The dominance with which Clayton Kershaw attacked the Cubs in Game 2 of the NLCS was nonexistent in Game 6 as the Dodgers’ ace loaded the bases to start the first inning and scattered five extra bases and five runs over five frames. By the time Dave Roberts pulled his starter in the sixth inning, Kershaw was sitting on a Game Score of 33, the lowest he’s mustered since the start of the 2015 season. Only one of his strikes came via curveball, and whether he was having difficulty locating his off-speed stuff or felt more confident with the fastball-slider combo, it was the fewest curves he’d seen land for strikes all year (per David Adler).

Where the Dodgers were able to give Kershaw the edge in Game 2, they found themselves powerless against opposing hurler Kyle Hendricks. Hendricks turned out 7 1/3 scoreless frames with two hits and six strikeouts, preserving the Cubs’ second shutout of the postseason and the first since they bested the Giants in Game 1 of the NLDS. After his 1-0 loss to the Dodgers early in the NLCS, seeing the MLB ERA leader turn out a gem was a relief for the Cubs, especially one as spectacular as an 88-pitch two-hitter.

With Hendricks effectively stymieing the Dodgers’ best attempts to get on base, the Cubs played to their strengths at the plate. Kris Bryant and Ben Zobrist cleared the bases in the first inning for a two-run lead, followed by a Dexter Fowler RBI single in the second. Willson Contreras came through in the fourth inning for the Cubs, lifting an 87 m.p.h. slider to left field for his first home run of October, while Anthony Rizzo hit his second homer of the postseason on a 1-1 fastball in the fifth.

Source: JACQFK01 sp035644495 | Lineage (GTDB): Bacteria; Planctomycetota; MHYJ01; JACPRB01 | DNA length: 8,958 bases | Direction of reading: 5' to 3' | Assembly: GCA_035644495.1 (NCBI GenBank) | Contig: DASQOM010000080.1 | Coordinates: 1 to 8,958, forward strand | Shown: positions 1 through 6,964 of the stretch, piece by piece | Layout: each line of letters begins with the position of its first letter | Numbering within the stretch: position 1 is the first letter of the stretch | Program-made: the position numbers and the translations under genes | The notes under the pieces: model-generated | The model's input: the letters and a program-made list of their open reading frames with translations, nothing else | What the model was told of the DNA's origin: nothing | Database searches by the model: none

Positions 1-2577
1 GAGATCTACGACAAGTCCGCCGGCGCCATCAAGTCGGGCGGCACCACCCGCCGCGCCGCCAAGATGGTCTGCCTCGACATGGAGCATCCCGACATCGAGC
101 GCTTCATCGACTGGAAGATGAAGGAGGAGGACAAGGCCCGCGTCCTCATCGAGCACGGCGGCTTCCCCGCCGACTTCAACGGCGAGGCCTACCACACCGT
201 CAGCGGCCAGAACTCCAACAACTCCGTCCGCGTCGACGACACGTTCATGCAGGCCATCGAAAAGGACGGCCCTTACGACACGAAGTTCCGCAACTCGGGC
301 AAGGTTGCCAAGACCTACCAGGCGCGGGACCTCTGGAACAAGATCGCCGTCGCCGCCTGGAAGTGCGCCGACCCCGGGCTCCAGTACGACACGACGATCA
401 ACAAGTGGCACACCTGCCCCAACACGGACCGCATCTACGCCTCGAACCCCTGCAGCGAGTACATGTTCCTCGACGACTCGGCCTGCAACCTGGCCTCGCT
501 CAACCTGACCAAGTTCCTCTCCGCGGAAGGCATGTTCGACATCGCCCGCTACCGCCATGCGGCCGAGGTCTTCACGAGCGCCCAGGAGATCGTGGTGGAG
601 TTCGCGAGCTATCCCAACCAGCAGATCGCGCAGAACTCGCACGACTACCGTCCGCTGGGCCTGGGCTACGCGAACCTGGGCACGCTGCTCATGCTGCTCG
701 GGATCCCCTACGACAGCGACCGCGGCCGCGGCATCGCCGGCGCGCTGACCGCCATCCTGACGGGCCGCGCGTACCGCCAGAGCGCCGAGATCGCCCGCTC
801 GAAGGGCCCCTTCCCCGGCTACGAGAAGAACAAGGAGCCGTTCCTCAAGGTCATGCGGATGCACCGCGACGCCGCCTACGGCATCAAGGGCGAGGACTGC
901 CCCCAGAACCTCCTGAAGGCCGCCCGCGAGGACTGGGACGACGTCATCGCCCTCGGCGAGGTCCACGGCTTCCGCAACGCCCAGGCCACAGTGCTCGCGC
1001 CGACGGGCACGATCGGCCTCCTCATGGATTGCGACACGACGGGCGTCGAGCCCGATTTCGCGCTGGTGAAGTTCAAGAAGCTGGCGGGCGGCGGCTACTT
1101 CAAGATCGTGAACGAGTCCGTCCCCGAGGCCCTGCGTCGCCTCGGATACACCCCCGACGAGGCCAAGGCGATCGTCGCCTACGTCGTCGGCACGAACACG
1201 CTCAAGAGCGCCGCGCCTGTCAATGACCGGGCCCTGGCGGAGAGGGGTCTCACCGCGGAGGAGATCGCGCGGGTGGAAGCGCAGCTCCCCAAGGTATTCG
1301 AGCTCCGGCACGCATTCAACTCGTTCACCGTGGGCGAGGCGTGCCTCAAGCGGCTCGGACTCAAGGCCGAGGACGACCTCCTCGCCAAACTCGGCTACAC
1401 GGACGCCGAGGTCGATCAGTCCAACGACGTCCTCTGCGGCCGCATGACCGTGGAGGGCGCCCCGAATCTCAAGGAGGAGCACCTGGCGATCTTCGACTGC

Neither bullpen allowed a single run from the sixth inning onward. Dodgers’ right-hander Kenley Jansen took the ball from Kershaw in the sixth, scattering four strikeouts over three innings and denying the Cubs so much as a single baserunner through the end of the game. Aroldis Chapman, meanwhile, issued just one walk in 1 1/3 scoreless frames, inducing a Yasiel Puig double play to clinch the Cubs’ 17th franchise pennant.

With the win, the Cubs will face off against the Indians in Game 1 of the World Series on Tuesday at 8 PM EDT. And, in case you needed a reminder:

Video: Willson Contreras blasts first postseason home run off of Kershaw

CHICAGO, IL - OCTOBER 22:  Willson Contreras #40 of the Chicago Cubs celebrates after hitting a solo home run in the fourth inning against the Los Angeles Dodgers during game six of the National League Championship Series at Wrigley Field on October 22, 2016 in Chicago, Illinois.  (Photo by Jonathan Daniel/Getty Images)
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So much for Clayton Kershaw posing a threat tonight. The Cubs got their knocks in early and often against the Dodgers’ ace during Game 6 of the NLCS, racking up three runs in the first three innings before rookie catcher Willson Contreras unleashed his first postseason home run in the bottom of the fourth inning.

According to’s Phil Rogers, Contreras became the 10th Cub to homer in the 2016 playoffs, following big hits by Addison Russell, Anthony Rizzo, Dexter Fowler, Miguel Montero, David Ross, Jake Arrieta, Kris Bryant, Travis Wood, and Javier Baez. Of the ten home run hitters, Contreras joins catchers David Ross and Miguel Montero as yet another backstop capable of driving the long ball (and, less importantly, as another player capable of a sweet, sweet bat flip).

Rizzo, whose last homer was a deep drive to right field off of Los Angeles right-hander Pedro Baez in Game 4 of the NLCS, piled on Kershaw’s five-run outing with another home run in the bottom of the fifth inning. Kershaw called it a night after five frames, and the Cubs currently lead the Dodgers 5-0 in the sixth inning.